The prologue alone is very powerful, it is only several pages but the descriptions of a pilot attempting a flight are marvellous and draw you into the story immediately. The fear, danger and excitement just ooze from the page. We don't read anything else in relation to flying until the very last chapters and throughout the book I was waiting and waiting to read more of this. Beryl Markham was a remarkable women to travel solo across the Atlantic and I found this aspect of her life wasn't given enough attention compared to all we had read about in her professional horse training career and all her loves and loses. Part one of the book was definitely the best it follows Beryl as she grows up on her fathers horse farm Green Hills deep in the countryside of British East Africa (which later became Kenya). I felt I was right there savouring the views Beryl wakes up to and explores every day. You could feel the heat and the danger that lurks around every corner. Beryl's mother had upped and returned to England when she was only five taking her older brother Dickie with her so for the most part she grew up without a mother figure and was let roam free and to form bonds with the local Kipsigis clan living on the land. The friendship she forms with a young boy will remain with her for her life. With the arrival of Mrs. Orchardson attempts are made to tame Beryl but the spirit and heart of Africa has made its mark firmly on Beryl and her love of horses, nature and everything that surrounds her make her stronger and uncontrollable. She is a woman who knows what she wants and will do anything to achieve it.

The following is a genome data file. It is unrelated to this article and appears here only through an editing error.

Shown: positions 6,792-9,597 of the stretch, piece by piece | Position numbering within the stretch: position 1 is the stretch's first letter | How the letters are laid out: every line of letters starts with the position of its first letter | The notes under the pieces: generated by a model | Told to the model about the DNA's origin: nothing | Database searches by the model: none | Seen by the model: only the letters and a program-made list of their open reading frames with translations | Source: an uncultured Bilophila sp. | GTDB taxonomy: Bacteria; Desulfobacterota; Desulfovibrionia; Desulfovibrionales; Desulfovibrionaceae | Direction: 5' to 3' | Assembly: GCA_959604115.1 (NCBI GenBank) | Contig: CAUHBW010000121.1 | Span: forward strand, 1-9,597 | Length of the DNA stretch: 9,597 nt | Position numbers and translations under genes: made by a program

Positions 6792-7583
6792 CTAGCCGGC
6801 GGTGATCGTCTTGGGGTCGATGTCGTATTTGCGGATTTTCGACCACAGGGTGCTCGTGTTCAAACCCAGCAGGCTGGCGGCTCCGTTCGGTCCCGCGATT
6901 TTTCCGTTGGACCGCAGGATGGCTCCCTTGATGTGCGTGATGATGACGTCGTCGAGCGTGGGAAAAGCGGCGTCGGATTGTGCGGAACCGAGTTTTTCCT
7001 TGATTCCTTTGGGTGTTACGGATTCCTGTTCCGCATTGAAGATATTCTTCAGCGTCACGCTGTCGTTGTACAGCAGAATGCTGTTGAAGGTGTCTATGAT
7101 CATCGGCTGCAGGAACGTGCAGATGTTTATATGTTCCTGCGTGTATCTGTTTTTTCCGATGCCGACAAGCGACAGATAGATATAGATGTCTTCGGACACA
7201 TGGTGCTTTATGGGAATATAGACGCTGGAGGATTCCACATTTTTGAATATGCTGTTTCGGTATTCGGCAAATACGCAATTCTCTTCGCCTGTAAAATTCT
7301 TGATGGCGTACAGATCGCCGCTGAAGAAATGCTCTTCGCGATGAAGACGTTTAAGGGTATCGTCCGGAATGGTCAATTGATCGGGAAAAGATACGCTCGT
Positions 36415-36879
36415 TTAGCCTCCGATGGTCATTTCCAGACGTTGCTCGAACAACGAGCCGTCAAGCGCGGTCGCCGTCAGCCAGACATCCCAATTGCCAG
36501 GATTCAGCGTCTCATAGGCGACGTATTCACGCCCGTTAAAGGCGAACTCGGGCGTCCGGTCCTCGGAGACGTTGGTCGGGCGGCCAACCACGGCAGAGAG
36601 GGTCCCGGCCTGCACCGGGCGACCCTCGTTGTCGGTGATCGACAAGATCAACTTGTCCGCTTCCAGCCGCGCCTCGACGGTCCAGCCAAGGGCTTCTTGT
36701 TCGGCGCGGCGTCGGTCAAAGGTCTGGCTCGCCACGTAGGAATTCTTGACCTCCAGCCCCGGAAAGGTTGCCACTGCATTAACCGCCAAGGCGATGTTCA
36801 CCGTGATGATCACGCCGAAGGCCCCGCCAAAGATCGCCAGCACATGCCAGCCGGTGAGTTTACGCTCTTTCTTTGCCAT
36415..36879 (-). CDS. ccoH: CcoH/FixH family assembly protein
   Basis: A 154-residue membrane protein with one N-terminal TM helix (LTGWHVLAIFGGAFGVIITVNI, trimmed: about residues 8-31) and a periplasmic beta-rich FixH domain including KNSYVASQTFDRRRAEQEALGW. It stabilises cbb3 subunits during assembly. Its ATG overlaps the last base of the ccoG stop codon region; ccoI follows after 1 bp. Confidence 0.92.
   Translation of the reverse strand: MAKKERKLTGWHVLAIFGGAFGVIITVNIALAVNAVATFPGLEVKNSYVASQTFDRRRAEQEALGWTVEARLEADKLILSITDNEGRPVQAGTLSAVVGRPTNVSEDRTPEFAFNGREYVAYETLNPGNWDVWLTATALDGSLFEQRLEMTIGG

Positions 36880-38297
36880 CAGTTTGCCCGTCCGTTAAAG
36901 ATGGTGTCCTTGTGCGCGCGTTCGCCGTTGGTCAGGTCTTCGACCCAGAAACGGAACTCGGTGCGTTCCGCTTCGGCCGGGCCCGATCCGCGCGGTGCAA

With the arrival of World War One Beryl's life changed forever and soon her father finds himself bankrupt due to drought and mismanagement of money and with it Beryl's idyllic childhood is shattered. This is where the book really got going, I had loved reading about Beryl growing up in Africa. It gave us a feel for her true personality and explained why she acted in a certain way but the story needed to move on and it did following her over several years as she navigates life without Green Hills but all the time her love of horses is firmly within her sights. At 16 Beryl marries Jock Purves an ex soldier who had been given land as part of his settlement pension from the army. I was really split on this, it's obvious she doesn't love Jock and is really only doing it because it will enable her to stay where she feels connected to the land. Sixteen is so young but then maybe she is wiser than her years and realises she wouldn't be able to build herself the life she wanted and deep in her soul needed without this 'agreement'. Marrying Jock allows her to keep some of her beloved horses. But the marriage was always destined for disaster and Beryl causes a major scandal in society when she leaves Jock to work for Delamere in order to get her horse training licence but she is still beholden to Jock as he will not giver her a divorce.